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The Mad Woman’s Coat – Ian Reid

The Mad Woman’s Coat – Ian Reid

At my last book club meeting someone mentioned this one and I was intrigued. I have read other novels by Ian Reid; The End of Longing and The Mind’s Own Place. This one is my favourite. Isn’t the cover lovely?

Here’s the blurb …

The Madwoman’s Coat, Ian Reid’s fifth historical novel, is set In England and Western Australia during the late 19th century. It is a story of love and grief, artistry and insanity, acts of sudden transgression and moments of quiet contemplation.

1897: Isabella Trent is found murdered in an Australian asylum cell. Why did she die? Who is the killer? What is the meaning of the ornate motifs that Isabella has secretly embroidered on a man’s frock coat?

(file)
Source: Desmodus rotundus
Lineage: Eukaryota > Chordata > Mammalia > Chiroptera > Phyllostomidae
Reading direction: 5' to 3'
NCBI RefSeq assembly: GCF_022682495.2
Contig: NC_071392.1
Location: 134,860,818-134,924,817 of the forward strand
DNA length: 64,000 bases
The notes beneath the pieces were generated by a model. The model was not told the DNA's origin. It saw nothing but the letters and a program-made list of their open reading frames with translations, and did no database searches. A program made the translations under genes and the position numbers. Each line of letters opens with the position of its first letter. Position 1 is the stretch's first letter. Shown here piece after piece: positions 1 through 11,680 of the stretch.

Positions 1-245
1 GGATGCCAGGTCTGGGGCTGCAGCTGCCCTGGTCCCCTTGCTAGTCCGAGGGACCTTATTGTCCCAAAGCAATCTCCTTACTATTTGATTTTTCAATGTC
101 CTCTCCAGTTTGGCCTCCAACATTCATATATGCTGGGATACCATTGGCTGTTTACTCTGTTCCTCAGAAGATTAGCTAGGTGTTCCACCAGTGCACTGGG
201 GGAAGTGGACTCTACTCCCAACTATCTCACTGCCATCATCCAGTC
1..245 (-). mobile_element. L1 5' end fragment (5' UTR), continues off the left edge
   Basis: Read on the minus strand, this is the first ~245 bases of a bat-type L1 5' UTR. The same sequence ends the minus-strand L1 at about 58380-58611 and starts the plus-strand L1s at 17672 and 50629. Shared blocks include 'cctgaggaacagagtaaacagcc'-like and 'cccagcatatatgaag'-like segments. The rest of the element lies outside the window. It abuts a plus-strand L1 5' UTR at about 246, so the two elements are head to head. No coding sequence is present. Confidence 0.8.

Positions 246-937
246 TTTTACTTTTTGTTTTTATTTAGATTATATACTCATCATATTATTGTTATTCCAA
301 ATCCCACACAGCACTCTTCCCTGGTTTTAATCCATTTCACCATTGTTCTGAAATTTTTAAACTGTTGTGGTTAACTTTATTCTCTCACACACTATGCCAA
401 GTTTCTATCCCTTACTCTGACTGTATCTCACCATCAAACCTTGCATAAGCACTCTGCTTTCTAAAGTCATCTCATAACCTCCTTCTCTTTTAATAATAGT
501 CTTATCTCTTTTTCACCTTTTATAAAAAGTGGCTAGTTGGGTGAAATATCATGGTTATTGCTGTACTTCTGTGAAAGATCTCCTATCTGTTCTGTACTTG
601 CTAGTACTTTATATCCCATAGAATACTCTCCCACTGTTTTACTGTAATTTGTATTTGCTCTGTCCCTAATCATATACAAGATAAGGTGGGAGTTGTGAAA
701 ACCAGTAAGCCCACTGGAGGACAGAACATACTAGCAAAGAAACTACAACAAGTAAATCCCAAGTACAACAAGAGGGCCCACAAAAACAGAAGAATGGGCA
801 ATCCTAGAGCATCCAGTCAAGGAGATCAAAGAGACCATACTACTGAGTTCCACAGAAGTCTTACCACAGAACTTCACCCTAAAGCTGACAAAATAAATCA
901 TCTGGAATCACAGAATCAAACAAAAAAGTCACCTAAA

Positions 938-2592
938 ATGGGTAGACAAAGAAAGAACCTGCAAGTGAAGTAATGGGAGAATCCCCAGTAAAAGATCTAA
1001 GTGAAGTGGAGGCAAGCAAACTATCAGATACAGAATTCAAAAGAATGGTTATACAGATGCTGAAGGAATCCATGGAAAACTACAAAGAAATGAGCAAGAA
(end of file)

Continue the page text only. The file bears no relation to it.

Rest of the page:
Years earlier, young Lucy Malpass leaves her home town in Staffordshire for London, where she is drawn into a community of artists and socialists around William Morris and his family. Before long there is not only a prospect of fulfilling work but also a glimpse of reciprocal passion. Then her high hopes gradually begin to unravel.

There seems to be a link between Lucy and Isabella, related somehow to an old Icelandic tale. But what exactly is this link, and what can it explain about their closely held secrets?

I particularly enjoyed all of the mentions of the Morrises (William and May) and all of the textile bits. In fact, when the murder was finally solved, I didn’t really care who had done it. For me, the best parts were the sections set in England.

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Filed under 4, Fiction, Historical Fiction